Colombia

Report: Violence persists in Colombian port city

A woman cleans up blood after officials have removed the body of a murder victim and placed it in a refrigerated truck (rear) for transport to the Medical Examiner's Office.
A woman cleans up blood after officials have removed the body of a murder victim and placed it in a refrigerated truck (rear) for transport to the Medical Examiner's Office. Human Rights Watch

A year after the government said it would crack down on horrific crimes in the port city of Buenaventura, problems persist, including child recruitment and dismemberment, Human Rights Watch reported Wednesday.

Armed gangs that are the successors of former paramilitary groups are still kidnapping, killing and extorting residents of the predominantly Afro-Colombian city, the report found.

Buenaventura was militarized in 2014 after reports emerged about police finding casas de pique or “chop houses” where victims were being dismembered. The news rattled the South American nation and President Juan Manuel Santos vowed to crack down on the violence.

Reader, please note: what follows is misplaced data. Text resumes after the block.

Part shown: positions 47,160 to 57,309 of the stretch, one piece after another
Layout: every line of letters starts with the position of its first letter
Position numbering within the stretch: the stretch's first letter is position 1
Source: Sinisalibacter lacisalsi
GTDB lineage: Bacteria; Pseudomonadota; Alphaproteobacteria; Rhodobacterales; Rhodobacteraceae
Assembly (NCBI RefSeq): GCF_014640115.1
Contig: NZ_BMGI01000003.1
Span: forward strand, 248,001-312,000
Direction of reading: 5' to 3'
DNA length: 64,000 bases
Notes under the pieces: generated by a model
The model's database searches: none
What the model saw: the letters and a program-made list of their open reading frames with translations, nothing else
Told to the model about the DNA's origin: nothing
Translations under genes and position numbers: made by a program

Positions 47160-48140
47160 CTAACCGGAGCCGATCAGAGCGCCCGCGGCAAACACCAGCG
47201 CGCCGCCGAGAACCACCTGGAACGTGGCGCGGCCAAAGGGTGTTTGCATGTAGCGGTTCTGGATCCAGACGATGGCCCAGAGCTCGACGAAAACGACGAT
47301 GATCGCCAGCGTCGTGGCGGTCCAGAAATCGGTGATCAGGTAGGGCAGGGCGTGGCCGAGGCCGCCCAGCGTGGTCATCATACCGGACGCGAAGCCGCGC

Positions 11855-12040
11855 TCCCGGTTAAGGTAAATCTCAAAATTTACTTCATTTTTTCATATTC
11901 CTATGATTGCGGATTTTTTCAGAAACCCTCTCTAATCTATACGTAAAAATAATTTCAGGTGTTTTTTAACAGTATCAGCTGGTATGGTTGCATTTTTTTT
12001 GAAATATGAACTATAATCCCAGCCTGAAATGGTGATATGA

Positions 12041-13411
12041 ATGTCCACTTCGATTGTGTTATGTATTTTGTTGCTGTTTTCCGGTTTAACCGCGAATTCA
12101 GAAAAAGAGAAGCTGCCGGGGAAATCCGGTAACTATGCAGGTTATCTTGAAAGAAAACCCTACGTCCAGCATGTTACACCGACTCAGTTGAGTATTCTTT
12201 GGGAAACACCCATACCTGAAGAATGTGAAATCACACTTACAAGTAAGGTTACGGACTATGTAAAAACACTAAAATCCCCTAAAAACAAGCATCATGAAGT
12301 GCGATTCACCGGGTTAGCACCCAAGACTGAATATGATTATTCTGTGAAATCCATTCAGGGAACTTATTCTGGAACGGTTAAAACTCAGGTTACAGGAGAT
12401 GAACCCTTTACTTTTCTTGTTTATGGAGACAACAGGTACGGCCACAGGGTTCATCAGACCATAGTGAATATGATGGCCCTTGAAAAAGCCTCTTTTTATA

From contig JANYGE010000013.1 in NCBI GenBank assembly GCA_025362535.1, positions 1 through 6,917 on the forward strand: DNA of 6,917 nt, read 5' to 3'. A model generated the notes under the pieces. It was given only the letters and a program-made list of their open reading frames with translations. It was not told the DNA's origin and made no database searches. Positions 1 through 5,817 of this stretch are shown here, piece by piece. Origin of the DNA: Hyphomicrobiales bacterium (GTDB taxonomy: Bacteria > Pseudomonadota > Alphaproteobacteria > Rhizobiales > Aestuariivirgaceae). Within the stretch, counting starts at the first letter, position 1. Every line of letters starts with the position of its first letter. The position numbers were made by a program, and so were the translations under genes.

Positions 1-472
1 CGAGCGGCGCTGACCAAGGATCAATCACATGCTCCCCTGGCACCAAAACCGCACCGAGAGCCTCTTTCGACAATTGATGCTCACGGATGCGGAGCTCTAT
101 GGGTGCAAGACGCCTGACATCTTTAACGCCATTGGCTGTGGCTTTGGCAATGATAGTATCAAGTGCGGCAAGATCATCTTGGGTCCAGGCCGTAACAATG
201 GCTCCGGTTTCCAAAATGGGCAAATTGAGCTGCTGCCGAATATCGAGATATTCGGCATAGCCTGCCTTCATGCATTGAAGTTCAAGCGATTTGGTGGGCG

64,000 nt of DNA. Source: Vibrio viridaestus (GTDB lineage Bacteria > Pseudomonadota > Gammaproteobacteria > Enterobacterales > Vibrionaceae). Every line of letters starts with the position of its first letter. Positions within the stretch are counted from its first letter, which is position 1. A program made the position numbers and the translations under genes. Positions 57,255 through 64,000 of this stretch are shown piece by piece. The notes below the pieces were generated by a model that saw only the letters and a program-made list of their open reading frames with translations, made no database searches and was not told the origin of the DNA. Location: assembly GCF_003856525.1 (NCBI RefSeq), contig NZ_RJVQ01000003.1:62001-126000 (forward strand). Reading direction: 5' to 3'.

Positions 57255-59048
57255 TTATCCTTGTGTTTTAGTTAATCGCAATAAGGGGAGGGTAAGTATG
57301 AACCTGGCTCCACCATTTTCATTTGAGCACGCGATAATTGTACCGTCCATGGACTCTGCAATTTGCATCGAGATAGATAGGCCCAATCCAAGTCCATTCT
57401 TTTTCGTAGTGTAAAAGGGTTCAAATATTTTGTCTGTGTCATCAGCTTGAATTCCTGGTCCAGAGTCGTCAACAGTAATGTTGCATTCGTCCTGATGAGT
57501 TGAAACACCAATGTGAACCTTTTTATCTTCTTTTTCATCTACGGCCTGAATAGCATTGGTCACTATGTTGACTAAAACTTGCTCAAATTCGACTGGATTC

Since then, however, the remains of 16 people have been found in the city and all but four were thought to have been killed after the government intervention, Human Rights Watch said. In addition, at least 6,900 residents have been driven from their homes by the gangs since the government’s “special intervention” last year.

“A year has passed since the government announced it was going to take action in Buenaventura, and powerful criminal groups are still terrorizing residents,” José Miguel Vivanco, Americas Director at Human Rights Watch, said in a statement. “Government measures have helped reduce violence, but the gangs’ brutal control over many neighborhoods remains fundamentally unchanged.”

Even so, there has been some progress. Last year, authorities arrested more than 280 alleged gang members belonging to the Urabeños, Empresa, and Autodefensas Gaitanistas de Colombia. Also, from April to December, 96 homicides were reported, down from 150 for the same period in 2013.

The gritty Pacific port city has long been coveted for its drug routes to Central America and the United States, leading to battles between rival gangs. The Revolutionary Armed Forces of Colombia (FARC) guerillas are also active in the area.

“The Santos administration is a long way from fulfilling its promise to change conditions in Buenaventura,” Vivanco said. “Authorities must do a lot more to end the terror in Colombia’s main Pacific port and deliver justice for victims of abuse.”

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